“Graduation is a truly exciting time in life”
The dean of Washington University School of Law, Nancy Staudt, is the main speaker at this year’s graduation at The Faculty of Law.
The graduation will be arranged June 16, and more than 200 graduates will attend the event. The dean of Washington University School of Law is excited to meet the Norwegian students.
“I am thrilled to get the chance to meet with the Norwegian students, and their families and friends. I have been so impressed with the University of Bergen Faculty of Law, and all the people that I have already met. As Norwegians, the students are very well-positioned to do great things for this world. I am excited to learn about their plans, their visions, and their future. Then I will watch their successes from afar!” Staudt says.
A potential to have an impact on society
Staudt received her B.A. from The Ohio State University, her J.D. from the University of Minnesota School of Law, and her Ph.D. from the University of Chicago Harris School of Public Policy. She first fell in love with the law after working as a legal assistant on two cases with a law firm in Washington D.C.
“First I had the chance to work on a tax case that went to the U.S. Supreme Court and I found the issues and the judicial decision-making process exciting. Second, I worked on a death penalty case involving a man accused of shooting people in a robbery. We lost both cases, and I was disappointed. But the experience taught that lawyers can work on some of the most important issues of the day, and they have the potential to impact society. I realized that studying law could be a great path to helping people, but also to working on relevant social and political issues” she says.
Staudt has never regretted her decision to study law. In fact, every day she is even more confident that the legal profession is one of the most exciting and important professions there is. Law School she remembers as both a lonely and exciting experience.
“It was lonely because I found the work challenging and difficult, and spent so much time in the library by myself! But it was also exciting because I discovered two loves: writing and taxation. I worked on a law journal in law school and loved it, and became a tax lawyer upon graduation.”
Staudt believes the students are different now than when she was a student, at least in the United States.
“When I graduated in 1989, the students primarily worked alone on projects, papers, and job searches. Today, students see law school as a collaborative experience. They work in study groups, see the deans and the faculty as their partners, and work together to build their careers. I believe this is a great development for everyone. The students are ambitious and they care about promoting a better world.”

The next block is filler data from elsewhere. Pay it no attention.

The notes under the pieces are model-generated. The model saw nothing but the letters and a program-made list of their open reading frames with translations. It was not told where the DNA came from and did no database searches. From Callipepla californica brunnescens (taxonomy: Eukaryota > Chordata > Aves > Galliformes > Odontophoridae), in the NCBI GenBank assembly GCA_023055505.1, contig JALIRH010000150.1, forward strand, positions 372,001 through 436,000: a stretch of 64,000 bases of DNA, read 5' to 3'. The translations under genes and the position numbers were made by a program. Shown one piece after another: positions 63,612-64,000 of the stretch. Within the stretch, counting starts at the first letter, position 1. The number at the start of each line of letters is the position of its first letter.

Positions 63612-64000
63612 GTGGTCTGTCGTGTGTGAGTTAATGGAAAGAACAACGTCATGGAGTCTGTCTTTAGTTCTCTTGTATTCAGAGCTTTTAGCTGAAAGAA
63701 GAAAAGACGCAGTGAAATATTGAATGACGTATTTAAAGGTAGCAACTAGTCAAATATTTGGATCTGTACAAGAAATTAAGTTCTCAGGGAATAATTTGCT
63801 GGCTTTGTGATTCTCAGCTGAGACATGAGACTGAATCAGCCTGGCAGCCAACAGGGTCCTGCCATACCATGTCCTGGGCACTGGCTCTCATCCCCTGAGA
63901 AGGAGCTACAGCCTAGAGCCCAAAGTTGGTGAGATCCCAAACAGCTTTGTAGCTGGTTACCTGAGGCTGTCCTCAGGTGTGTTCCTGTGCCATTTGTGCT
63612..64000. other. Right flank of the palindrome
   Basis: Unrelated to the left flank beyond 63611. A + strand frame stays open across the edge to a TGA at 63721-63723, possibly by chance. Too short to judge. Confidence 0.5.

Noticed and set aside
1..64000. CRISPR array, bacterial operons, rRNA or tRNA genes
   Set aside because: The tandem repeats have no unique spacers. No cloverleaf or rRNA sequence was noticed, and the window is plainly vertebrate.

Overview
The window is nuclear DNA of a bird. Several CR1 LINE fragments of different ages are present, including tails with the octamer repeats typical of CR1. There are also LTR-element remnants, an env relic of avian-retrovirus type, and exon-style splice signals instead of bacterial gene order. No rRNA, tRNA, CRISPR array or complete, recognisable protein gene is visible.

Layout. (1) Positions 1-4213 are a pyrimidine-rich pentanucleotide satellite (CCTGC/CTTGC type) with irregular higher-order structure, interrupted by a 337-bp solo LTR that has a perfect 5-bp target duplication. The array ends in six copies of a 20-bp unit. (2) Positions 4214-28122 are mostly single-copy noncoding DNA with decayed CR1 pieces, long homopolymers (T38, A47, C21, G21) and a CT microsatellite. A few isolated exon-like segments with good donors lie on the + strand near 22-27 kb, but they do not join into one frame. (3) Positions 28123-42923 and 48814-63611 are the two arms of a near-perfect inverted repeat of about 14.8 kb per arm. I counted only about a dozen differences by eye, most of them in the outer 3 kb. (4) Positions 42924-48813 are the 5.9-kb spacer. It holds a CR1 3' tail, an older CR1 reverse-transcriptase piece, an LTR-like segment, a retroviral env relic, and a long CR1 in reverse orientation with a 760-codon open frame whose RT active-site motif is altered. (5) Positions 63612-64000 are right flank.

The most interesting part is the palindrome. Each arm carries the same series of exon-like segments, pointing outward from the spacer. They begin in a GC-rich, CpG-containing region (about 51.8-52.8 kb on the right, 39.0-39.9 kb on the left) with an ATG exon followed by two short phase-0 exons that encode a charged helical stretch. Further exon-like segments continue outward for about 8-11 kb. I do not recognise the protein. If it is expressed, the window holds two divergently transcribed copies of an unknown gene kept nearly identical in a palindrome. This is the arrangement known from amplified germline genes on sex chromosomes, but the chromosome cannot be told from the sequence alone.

Due to increased globalization in the world, Staudt believes that lawyers must play a key role in building a respectful international community. She emphasizes that we all need to study and understand diverse cultures, laws, and systems.
“At the same time, I believe it is important to respect what makes each country and culture unique and special. This involves balancing our interests and working together” she says.
In addition to increased globalization, the dean also sees several other new challenges for lawyers today.
“In my view, the practice of law is changing dramatically and this poses a challenge for lawyers, law firms, courts, and many others. As in many other disciplines, technology and innovation are key and this means that lawyers must build a skillset that is applicable to their own areas of the law. This can be challenging for many, but exciting too.”
A unique skillset
Staudt is looking forward to speak for the graduates from Bergen next week, and she advise them to take a moment to enjoy the results of all their hard work.
“Graduation is a truly exciting time in life – it is like the final exclamation point to years of hard work. It is also a wonderful time to reflect on the profession’s past and future. Lawyers have a unique skillset and have the ability to make a major mark on society. For these reasons, I would also advise the graduates to consider their own vision for the future – and work for this vision over the course of their careers and through all the hurdles and challenges. If they are focused on their own vision, I have no doubt they will achieve something great.”